ASUPS elections: dressed-up popularity contests or more?
By YOLO ONO
After a week of voting and intense debate, students have officially elected their best friend, some cute person and a guy running unopposed to serve as their new ASUPS senators.
While some worried the decision to exclude each candidate’s Facebook profile from the ballot might hurt the election process, ASUPS announced on Monday they are confident the Puget Sound community chose their close friends and the most popular people to serve as the leaders of all clubs, an undisclosed amount of our tuition and most major social events.
“I’m just really glad I to get to have a voice,” freshman Casey Cartwright told The Flail. “My bestie and I have been super close ever since we both said blue was our favorite color during Passages so I’m going to support her however I can.”
This year’s senate race comes as the most successful ASUPS election to date with little voting fraud found or fake people elected.
“ASUPS is constantly finding innovative ways to make sure these elections truly represent the most attractive and popular students on campus,” The Flail’s political analyst Dale Kettlewell reported. “Everyone praised ASUPS’s 2005 decision to let students vote for more than one senator as a brilliant means of dealing with people who were only voting for their best friend. Now candidates have to not only have a lot of best friends but also look great and popular. Now ASUPS has done it again by having candidates submit a profile picture and an about me paragraph instead of requiring a Facebook. This opens the door to anyone who might be too cool to have a Facebook or that person who had a rough time in high school but is really blooming in college.”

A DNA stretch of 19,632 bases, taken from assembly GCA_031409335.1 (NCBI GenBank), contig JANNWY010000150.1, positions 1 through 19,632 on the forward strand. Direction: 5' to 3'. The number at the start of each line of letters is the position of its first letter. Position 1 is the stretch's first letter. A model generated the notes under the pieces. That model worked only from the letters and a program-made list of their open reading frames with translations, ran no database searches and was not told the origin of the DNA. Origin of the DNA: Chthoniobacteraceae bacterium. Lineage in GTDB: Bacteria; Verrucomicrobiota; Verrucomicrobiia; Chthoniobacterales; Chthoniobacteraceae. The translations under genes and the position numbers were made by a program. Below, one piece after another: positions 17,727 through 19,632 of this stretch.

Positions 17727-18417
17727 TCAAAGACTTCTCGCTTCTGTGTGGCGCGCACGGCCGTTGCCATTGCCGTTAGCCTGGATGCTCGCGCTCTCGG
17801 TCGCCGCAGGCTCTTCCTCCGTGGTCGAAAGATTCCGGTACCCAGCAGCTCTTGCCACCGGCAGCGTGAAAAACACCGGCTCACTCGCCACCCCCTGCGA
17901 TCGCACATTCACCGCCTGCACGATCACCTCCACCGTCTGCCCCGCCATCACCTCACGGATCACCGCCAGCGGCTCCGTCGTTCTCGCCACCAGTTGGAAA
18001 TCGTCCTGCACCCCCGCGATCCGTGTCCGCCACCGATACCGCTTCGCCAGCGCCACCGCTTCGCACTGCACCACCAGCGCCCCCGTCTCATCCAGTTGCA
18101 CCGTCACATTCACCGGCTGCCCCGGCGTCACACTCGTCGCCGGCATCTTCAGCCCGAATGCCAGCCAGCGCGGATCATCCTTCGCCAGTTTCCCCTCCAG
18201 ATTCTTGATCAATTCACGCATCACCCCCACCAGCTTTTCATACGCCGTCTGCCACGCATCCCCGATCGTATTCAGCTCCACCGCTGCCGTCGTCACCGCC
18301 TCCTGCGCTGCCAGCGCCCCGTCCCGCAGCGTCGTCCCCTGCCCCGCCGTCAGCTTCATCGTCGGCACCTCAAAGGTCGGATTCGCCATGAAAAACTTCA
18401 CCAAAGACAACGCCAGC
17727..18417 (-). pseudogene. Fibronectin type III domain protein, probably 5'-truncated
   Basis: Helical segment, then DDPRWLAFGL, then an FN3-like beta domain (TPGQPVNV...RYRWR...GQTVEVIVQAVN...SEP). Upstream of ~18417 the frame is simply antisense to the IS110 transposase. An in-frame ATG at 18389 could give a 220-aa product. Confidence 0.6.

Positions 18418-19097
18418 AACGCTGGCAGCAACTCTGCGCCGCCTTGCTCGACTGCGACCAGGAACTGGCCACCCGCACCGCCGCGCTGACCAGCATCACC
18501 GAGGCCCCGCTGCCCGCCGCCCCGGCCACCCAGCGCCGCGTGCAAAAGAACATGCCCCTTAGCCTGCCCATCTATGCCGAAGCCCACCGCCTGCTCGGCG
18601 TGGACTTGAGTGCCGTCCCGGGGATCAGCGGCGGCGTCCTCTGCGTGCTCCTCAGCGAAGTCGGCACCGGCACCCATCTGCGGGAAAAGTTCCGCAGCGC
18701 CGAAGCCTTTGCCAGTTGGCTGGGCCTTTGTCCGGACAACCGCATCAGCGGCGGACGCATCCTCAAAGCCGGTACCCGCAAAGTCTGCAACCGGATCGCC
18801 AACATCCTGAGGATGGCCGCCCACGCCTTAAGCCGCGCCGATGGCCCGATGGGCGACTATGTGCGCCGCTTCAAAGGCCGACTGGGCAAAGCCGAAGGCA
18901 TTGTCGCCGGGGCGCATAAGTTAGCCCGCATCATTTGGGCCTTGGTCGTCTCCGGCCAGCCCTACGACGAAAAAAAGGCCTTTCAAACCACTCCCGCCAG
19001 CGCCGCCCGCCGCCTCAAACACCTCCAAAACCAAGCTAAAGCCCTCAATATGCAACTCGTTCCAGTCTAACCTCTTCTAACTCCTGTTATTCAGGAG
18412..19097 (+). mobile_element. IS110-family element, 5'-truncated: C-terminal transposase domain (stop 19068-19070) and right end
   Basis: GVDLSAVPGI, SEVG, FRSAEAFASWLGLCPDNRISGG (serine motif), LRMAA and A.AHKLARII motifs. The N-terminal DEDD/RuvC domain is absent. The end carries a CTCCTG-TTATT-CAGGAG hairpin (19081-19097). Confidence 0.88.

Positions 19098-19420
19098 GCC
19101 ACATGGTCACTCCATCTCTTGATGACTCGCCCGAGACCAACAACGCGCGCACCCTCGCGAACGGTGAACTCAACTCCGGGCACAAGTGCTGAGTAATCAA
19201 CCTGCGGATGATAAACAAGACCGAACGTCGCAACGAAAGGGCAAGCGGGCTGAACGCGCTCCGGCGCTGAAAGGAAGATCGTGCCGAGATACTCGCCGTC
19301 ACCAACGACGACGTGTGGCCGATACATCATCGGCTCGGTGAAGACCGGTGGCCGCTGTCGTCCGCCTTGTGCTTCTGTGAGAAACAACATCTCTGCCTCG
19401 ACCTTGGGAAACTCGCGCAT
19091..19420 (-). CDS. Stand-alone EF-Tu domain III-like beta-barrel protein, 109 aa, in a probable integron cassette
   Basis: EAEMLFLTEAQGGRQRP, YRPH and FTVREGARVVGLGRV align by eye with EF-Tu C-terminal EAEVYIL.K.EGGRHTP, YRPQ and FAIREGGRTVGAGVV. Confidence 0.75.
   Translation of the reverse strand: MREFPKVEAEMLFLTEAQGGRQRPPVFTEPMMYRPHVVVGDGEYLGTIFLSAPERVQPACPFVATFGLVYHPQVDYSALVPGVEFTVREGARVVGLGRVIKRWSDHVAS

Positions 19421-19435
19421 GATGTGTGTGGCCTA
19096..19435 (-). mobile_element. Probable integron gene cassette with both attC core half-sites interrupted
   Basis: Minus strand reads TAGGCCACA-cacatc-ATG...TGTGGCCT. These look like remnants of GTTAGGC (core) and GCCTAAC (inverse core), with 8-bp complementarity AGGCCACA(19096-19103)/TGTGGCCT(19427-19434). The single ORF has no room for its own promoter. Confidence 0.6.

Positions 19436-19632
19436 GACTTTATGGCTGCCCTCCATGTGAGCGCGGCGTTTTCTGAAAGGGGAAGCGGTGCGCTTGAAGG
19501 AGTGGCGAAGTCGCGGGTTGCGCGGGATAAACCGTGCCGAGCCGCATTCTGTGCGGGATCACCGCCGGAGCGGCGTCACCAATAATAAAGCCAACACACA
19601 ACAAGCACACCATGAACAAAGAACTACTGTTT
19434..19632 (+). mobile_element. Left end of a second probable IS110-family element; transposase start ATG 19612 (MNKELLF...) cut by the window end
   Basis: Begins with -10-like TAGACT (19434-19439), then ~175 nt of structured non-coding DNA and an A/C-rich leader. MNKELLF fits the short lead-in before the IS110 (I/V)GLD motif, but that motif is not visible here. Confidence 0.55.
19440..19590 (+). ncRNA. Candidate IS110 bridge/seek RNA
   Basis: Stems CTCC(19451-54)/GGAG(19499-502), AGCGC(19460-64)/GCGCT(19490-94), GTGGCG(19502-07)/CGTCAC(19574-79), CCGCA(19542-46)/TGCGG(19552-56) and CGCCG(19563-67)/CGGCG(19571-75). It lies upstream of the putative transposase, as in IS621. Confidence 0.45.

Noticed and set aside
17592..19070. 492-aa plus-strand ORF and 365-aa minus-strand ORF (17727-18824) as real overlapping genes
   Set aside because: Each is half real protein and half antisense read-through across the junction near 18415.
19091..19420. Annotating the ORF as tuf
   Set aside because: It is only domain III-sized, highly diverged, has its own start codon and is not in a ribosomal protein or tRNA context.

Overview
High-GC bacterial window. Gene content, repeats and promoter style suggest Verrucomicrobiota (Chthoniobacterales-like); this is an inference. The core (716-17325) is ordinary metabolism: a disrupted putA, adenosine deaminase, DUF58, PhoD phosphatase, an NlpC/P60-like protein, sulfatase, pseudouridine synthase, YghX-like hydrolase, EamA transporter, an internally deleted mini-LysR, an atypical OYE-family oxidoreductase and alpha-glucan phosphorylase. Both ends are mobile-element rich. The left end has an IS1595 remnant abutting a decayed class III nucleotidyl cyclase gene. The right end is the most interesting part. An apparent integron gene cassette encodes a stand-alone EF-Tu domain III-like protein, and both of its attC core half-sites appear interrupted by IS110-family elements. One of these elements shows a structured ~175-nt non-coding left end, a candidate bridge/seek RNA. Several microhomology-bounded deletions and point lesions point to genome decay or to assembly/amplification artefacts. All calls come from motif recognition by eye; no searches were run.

However, the addition of profile pictures and “about me” paragraphs has forced the student community to focus on new issues unprecedented in any election before.
Voters now must face controversial topics like what house from Harry Potter the candidate is in or if the candidate is a Democrat or not.
“Elections are as competitive as ever. This fall’s election smashed last year’s voter turnout record with nearly 20 percent of the student population voting for their friends. Candidates now need to quantify their popularity by naming as many clubs and organizations they belong to as possible,” Kettlewell added. “It’s so intimidating some students win by simply entering the race and scaring any competitors off. I mean, do you honestly think some Hufflepuff with a few optimistic ideas and a warped sense of loyalty is going to win just on that? That Hufflepuff needs to suck it up, accept his place in the world and move on. Luckily, thanks to the new system, potential candidates are starting to learn this.”
Now ASUPS shifts its focus to the upcoming spring elections, where it plans to further develop the voting process by having candidates list their top five bands, relationship status and all past lovers.